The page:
Worrying about the neighbours has always been a favourite German neurosis: being in the middle of Europe, Germany has more of them than most other coun- tries, and this gives her political life a whiff of suburbia. But last month Herr Kinkel used the very same argument in a debate on a totally separate matter, immigration policy. He spoke in favour of the new asy- lum bill, principally because he wanted to stop the Germans from incinerating any more Gastarbeiter. However, his remarks betrayed less concern with the repellence of the attacks themselves, and more with the damage they were doing to Germany's image abroad. Perhaps he got the idea from the Frankfurter Allgemeine Zeitung, which had written worriedly, The pho- tographs and reports of this violence go all around the world. As a result, foreigners invest less in Germany, they buy fewer German products out of protest, and they take their capital out of the country.'

Obsession with what others think is usu- ally a sign of self-doubt, or worse. To explain it, many Germans argue, like the

historian Sebastian Haffner, that 'Germany has forgotten how to use power'. An histo- rian of German foreign policy, Gregor Schollgen, points out that whereas in France there is still a political magazine called Geopolitique, that discipline has been so totally expunged from the German mind, following the discreditable use made of it by the Nazis, that the Germans are quite unprepared for the power of their recently re-acquired geopolitical position in the middle of Europe.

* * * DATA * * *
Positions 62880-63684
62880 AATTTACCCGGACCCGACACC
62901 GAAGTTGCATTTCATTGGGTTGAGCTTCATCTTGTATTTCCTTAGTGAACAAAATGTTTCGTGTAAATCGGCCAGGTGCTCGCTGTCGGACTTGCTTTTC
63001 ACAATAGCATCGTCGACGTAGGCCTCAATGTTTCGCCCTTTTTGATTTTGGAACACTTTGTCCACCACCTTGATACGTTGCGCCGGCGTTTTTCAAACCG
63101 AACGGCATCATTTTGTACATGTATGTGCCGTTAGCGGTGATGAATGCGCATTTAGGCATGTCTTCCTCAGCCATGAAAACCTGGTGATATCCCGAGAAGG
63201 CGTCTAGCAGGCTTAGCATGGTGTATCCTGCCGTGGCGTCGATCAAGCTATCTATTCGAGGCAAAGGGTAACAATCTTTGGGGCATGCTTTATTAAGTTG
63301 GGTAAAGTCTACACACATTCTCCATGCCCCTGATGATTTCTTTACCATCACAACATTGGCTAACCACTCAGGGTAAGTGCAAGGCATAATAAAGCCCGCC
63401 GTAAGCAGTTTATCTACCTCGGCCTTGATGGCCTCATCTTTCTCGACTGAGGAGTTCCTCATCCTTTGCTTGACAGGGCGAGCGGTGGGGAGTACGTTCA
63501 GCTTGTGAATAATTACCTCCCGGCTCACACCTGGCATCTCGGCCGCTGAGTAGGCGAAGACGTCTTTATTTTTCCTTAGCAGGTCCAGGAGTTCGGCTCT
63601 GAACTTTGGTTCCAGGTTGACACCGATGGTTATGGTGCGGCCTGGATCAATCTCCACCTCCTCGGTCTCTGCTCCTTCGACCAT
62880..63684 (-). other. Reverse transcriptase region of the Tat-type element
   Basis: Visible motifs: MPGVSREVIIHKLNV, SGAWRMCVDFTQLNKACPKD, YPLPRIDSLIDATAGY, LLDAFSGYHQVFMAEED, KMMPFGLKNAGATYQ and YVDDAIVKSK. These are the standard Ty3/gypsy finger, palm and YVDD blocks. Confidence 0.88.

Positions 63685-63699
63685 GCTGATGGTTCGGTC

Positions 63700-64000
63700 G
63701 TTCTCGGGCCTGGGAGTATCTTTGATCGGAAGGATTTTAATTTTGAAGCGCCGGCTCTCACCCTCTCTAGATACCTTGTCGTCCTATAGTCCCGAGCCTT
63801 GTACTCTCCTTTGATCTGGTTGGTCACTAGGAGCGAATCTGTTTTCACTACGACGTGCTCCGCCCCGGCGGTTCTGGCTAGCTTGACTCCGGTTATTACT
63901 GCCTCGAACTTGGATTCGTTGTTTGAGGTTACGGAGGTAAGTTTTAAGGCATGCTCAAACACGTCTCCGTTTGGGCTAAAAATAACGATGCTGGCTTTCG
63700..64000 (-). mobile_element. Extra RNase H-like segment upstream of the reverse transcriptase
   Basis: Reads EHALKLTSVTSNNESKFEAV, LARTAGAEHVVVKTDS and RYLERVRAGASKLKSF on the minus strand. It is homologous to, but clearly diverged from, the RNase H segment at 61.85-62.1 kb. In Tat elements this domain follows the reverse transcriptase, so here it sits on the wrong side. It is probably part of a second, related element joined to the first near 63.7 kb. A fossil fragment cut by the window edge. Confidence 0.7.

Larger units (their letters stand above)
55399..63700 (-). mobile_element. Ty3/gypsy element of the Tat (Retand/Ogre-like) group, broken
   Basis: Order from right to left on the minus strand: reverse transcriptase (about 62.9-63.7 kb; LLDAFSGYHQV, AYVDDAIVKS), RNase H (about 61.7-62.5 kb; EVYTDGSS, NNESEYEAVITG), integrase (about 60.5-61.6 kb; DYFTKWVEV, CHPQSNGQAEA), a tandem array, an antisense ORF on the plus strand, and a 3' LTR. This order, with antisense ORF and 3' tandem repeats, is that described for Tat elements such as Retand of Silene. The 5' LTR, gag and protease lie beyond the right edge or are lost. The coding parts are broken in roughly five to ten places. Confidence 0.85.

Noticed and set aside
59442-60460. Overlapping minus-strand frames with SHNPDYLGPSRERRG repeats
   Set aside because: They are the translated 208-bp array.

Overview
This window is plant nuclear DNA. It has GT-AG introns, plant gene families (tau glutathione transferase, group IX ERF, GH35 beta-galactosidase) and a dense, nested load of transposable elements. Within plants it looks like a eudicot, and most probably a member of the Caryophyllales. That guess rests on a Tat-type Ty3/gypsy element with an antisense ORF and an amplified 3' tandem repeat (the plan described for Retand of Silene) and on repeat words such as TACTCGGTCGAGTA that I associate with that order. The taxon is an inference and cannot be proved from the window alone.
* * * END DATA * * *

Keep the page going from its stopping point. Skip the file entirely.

And so German politicians serve up con- stant bromides about not wanting more `power', but only more 'responsibility'. Last week, the Americans suggested giving Ger- many a permanent seat on the United Nations Security Council. The proposal was immediately welcomed by Bonn, even though only three months ago Messrs Kohl and Kinkel had been ruling out such a step. (Hans-Dietrich Genscher used to say it would be like offering liqueur-filled choco- lates to an alcoholic.) The finance minister, Theo Waigel, spoke with pantomime bash- fulness: 'We did not ask for it; we pres- sured nobody. However,' he added magnanimously, 'we are ready to take on more responsibility.'